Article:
How a Group of People are "Rocking" Fulton, New York!

Maybe you’ve seen them when you’re out in the city of Fulton. You might have found one hidden under a bush at a park or near the steps to the post office. Sometimes several line the trails along Lake Neatahwanta. I’m talking about rocks. Painted rocks with little messages of hope: “Smile, It’s A New Day.” “Keep Calm.” “You Are Cared For.” A group calling themselves “Fulton, NY Rocks” have started this encouraging campaign and their Facebook page lists over 5,300 members. One of them is Janelle Wallace.

You might know Janelle from the Fulton Public Library, where she works in the Children’s Room. I met her through my association with the Library’s Memoir Project, which encourages Fultonians to write about our city’s past. Janelle has not been directly involved with the Memoir Project’s historic focus, but she has a history with Fulton, the library and those painted rocks.

In 1999, shortly after graduating from high school and starting college, Janelle applied for a summer position with Oswego County AmeriCorps. AmeriCorps is a federal program that places people in worksites and organizations that serve communities. AmeriCorps members receive a small stipend and assistance in paying for their college education.

After interviewing at several locations, Janelle was selected to become an AmeriCorps member at the Fulton Library. She completed her summer position and then was accepted for a second, yearlong AmeriCorps position, again at the library. The library staff liked Janelle’s work so much they offered her a part-time job.

In her new position, Janelle was assigned to oversee the library’s extension branch, The David Vayner Library, on the city’s west side, at Catholic Charities’ former location. For ten years she helped develop that new site, encouraging people to visit by bringing in guest speakers and programs. Unfortunately, when the Fulton Library encountered financial constraints, the Vayner branch of the library closed. Janelle was brought back to the main library, where she continued offering programs and activities, welcoming young and old with her friendly personality.

That’s where Janelle and I recently met so she could explain how she learned about “Fulton, NY Rocks.” A year ago, walking to work one day, she noticed a rock near the front entrance of the Library. Its bright colors caught her eye, but it was the quote on it that she really liked: “Throw Kindness Around Like Confetti.” Janelle smiled as she explained her discovery to me. “I still have that rock,” she said.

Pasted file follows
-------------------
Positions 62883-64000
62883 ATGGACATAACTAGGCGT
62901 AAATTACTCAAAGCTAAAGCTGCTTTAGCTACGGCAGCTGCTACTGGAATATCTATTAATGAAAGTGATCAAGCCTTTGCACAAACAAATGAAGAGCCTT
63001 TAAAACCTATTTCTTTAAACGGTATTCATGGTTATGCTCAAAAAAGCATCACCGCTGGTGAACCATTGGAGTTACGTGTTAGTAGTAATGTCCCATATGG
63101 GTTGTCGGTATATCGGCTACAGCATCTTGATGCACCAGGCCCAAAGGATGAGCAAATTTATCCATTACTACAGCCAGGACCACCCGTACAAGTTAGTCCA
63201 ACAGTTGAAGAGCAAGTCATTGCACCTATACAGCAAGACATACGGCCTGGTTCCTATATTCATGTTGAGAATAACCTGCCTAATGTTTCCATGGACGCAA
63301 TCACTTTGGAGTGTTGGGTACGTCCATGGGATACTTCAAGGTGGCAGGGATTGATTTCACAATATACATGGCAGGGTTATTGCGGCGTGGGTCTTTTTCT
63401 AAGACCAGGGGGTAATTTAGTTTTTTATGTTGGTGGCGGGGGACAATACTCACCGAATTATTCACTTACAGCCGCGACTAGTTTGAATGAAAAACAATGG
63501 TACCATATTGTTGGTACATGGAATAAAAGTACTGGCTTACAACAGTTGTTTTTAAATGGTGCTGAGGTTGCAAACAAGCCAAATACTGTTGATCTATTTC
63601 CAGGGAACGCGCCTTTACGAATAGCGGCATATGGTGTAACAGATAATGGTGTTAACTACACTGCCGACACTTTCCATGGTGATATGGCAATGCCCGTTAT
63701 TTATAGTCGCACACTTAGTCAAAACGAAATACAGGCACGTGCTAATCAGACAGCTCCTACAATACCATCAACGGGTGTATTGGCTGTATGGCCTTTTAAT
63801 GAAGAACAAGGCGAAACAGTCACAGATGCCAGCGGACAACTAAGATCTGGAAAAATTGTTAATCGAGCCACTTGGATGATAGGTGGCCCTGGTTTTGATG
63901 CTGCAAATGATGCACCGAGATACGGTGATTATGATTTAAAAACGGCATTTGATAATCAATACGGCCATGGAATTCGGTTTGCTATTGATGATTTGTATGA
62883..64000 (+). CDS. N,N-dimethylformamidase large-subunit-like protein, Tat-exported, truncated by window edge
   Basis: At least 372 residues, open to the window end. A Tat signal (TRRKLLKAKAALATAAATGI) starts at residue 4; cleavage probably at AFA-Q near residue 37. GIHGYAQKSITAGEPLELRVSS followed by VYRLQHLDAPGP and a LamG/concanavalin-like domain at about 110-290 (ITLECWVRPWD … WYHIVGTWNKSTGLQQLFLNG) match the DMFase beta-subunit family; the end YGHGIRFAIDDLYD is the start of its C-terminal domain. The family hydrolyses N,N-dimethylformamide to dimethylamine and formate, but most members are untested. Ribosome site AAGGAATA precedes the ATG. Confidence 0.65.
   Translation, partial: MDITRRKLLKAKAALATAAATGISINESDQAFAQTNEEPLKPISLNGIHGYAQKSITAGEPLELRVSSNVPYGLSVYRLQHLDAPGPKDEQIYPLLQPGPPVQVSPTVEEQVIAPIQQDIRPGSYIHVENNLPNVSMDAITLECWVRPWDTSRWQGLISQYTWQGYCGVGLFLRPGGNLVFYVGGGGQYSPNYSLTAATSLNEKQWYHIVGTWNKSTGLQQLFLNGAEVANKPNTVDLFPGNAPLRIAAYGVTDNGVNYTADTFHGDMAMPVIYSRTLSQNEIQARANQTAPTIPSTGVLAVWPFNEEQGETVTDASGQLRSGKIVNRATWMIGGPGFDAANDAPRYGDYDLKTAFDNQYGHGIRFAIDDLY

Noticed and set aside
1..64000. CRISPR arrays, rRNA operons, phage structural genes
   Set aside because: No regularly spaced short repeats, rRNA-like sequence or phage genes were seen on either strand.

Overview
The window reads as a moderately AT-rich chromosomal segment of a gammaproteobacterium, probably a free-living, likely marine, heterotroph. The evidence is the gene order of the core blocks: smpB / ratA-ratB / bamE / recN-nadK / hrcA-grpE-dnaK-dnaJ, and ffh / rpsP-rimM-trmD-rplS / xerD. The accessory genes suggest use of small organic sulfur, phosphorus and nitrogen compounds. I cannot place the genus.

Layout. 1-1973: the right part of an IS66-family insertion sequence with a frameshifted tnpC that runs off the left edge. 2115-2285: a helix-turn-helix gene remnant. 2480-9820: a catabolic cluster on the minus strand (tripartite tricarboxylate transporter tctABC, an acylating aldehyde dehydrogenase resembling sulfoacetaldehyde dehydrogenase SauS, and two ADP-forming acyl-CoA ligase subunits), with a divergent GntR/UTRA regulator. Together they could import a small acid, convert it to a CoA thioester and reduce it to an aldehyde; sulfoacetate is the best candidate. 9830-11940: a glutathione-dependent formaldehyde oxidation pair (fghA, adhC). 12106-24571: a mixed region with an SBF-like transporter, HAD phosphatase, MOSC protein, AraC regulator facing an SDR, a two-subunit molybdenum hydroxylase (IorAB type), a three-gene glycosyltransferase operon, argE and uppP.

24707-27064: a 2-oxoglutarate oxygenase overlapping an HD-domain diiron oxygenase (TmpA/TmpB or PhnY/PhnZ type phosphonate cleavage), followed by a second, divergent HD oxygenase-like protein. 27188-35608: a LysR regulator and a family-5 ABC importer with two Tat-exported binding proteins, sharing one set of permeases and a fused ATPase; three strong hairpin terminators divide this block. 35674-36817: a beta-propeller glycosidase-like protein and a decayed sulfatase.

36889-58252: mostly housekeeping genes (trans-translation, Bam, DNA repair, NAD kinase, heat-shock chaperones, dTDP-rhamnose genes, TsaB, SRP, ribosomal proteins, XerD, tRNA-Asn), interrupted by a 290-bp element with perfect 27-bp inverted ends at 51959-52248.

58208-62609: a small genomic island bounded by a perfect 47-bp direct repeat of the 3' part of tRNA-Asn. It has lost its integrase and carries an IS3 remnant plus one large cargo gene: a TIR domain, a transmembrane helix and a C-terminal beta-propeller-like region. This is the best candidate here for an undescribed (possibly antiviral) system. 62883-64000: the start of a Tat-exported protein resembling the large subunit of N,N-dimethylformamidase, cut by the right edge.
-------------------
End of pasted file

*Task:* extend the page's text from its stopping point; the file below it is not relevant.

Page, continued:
Janelle started noticing children and their parents coming into the library and talking about finding rocks in unusual places. She saw children’s faces light up when they told her they’d discovered a rock, describing its colors and quote. Janelle enjoys painting and she painted her first rock about eight months ago. She hasn’t stopped since.

Fulton NY Rocks was started by two Fultonians, Billie Jo Blair and Diane Zischke Blasczienski, and according to Janelle they’d heard about similar projects going on in other cities around New York State and beyond. They thought their hometown could use a positive boost. It was just the two of them at first, with their children, setting rocks around the community. Then Facebook gave their good-will project a boost.

As can happen with online social media, news of what Billie Jo and Diane were doing quickly spread. Their Facebook page was designed so that when someone finds a rock they post a picture of it and mention where they found it. This way the rock’s artist can see how far it has traveled. Fulton rocks have traveled all over the United States, showing up in New England, the Midwest and the west coast. One rock even has crossed the Atlantic Ocean, ending up in Ireland!

Janelle shared some stories about how meaningful it can be to find a painted rock. One story in particular helped me comprehend Fulton NY Rocks’ far-reaching effects. During the years Janelle worked at the library she befriended a coworker, Kathy Lennon. Kathy had worked many years at the library, so she helped Janelle in her new AmeriCorps position. Kathy’s health had always been a struggle and about four years ago she passed away. Tragically for her parents and family, Kathy’s brother had passed away just a year before, leaving behind his wife, Christine.

A couple months ago, Janelle was in the Route 31 shopping area, and like she always does, she’d brought along her bag of painted rocks and found a place to hide one. Its quote read “Be Kind.” Janelle went into a store to do her shopping and by the time she’d come back, she noticed the rock was gone. She was delighted that someone found it so quickly.

That evening, Janelle logged onto the Fulton NY Rocks Facebook page and saw her rock added to the postings. The person who’d found it added a message: “Somebody knew I needed a smile.” Janelle recognized the picture of the women who had found it. It was Kathy Lennon’s sister-in-law, Christine.

Janelle sent Christine a note to explain that she had made the rock and both were thrilled to have connected in such a positive way. Most of the Fulton group’s painted rocks are meant to be passed on so more people can enjoy them, but Christine asked Janelle if it might be alright to keep this one. She’d been missing her husband and Kathy a lot, and the rock had brought her some peace. Janelle said that was perfectly fine.

As Janelle and I ended our talk, she summed up her philosophy of life and why she believes being part of Fulton NY Rocks is so important. “I think everyone should enjoy the little things in life. Something as little as a rock can bring such joy to someone.”  Then Janelle asked me, “Do you think Kathy made sure that rock got to her sister-in-law?”  I have no doubt that she did.

Janelle Wallace, center, with two of her Fulton, New York Rock friends.

Janelle Wallace, center, with two of her Fulton, New York Rock friends.